Sometimes we whine about the Manna House, which is actually palatial compared to the way most people live. We miss hot water, air conditioning, bug-free living, dryers, dish-washers, TV, and our own rooms. We spent the last week sharing houses the size of our rooms… much of our community lives with dirt floors, latrines shared by twenty people, bucket showers, and cooks over fires.I think homestays have been the best thing we have done yet, we solidified already close and solid relationships and also just had a really good time. The people in the community have become family and friends over the past few months.
We really were challenged by much of the homestay, the dichotomy between how we live and how they live is impossible to convey. As we discussed and wrestled with this I think we came to the ultimate realization that the critical difference between me living a more sparse life and the lives of our community members: For me, it’s a choice. For me, I choose whether or not to buy a new dress in order to save more money for sponsorship funds. For me, I choose whether or not to go to dinner out or eat more cheaply in my house. For these families, such a choice does not exist. No matter how much I restrict myself I will never understand what it is to live like these families. No matter how long we stay we will never fully understand the reality.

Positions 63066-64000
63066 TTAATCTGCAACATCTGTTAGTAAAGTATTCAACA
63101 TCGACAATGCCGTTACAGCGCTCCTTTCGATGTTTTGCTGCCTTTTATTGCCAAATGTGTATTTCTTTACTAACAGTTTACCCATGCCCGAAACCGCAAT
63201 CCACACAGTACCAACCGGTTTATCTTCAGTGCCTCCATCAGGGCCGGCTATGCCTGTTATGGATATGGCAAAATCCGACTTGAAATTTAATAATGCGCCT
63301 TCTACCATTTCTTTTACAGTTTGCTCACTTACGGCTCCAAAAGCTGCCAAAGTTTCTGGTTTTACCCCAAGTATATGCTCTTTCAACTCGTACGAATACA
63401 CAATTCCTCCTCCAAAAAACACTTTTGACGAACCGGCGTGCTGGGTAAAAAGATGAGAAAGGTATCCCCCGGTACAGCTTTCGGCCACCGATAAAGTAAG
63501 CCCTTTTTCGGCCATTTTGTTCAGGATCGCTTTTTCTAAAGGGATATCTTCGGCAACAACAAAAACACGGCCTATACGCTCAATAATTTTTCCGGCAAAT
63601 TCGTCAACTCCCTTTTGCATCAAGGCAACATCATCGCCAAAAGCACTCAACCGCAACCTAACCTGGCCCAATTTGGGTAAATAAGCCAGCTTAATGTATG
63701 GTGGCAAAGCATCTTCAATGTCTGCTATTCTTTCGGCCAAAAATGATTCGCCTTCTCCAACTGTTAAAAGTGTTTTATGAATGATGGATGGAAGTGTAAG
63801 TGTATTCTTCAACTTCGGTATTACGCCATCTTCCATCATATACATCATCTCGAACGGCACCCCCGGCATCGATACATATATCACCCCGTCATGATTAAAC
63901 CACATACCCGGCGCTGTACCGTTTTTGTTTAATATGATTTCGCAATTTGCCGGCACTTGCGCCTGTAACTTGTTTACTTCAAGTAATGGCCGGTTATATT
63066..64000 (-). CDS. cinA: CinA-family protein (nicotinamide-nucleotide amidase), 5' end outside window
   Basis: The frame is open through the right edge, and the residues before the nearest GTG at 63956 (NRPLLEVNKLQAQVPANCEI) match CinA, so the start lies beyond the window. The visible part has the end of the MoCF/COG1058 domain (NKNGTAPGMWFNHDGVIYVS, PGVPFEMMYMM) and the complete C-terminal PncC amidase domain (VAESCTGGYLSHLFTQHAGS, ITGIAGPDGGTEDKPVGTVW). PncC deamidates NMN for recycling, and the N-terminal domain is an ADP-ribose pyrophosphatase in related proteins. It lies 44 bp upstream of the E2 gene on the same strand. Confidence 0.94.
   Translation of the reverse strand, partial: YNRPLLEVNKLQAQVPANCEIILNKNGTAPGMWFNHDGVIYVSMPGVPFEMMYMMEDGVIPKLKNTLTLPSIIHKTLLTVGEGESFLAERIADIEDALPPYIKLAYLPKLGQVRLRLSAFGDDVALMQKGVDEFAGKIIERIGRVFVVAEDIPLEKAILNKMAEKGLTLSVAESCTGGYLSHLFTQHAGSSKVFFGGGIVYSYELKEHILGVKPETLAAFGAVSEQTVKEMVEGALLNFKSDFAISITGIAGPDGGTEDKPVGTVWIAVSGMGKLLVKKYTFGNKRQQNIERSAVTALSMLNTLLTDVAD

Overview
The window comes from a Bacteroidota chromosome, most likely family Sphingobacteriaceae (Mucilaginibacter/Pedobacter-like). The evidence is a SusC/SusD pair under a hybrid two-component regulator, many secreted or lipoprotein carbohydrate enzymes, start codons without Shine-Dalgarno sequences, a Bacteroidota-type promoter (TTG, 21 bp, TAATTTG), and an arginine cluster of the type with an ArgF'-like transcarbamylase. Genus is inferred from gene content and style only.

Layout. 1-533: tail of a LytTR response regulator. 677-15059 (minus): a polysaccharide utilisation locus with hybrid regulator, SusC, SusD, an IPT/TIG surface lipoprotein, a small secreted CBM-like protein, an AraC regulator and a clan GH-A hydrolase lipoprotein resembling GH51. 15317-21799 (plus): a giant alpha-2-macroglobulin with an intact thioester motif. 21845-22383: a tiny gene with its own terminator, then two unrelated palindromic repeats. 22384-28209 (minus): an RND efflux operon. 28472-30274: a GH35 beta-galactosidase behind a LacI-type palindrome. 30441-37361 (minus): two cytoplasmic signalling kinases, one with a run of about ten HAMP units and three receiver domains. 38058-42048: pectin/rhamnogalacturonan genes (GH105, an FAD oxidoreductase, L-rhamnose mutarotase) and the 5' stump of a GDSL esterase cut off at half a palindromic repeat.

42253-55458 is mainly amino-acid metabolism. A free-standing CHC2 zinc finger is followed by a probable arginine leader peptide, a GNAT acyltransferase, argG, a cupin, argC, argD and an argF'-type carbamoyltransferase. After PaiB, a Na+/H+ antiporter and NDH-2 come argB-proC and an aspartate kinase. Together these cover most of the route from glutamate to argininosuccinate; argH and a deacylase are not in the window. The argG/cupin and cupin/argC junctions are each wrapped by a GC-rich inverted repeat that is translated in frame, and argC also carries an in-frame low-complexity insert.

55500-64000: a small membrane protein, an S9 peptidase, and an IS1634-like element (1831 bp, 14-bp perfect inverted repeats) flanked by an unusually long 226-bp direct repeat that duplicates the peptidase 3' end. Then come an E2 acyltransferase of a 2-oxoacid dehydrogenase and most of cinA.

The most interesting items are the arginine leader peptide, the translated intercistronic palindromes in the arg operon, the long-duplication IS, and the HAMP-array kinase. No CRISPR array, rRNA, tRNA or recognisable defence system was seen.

It was a great week, for many of us the end of homestays came too soon. I really do believe both we and our homestay families enjoyed the experience. It was great to spend day-in and day-out with the people who havebecome our families here.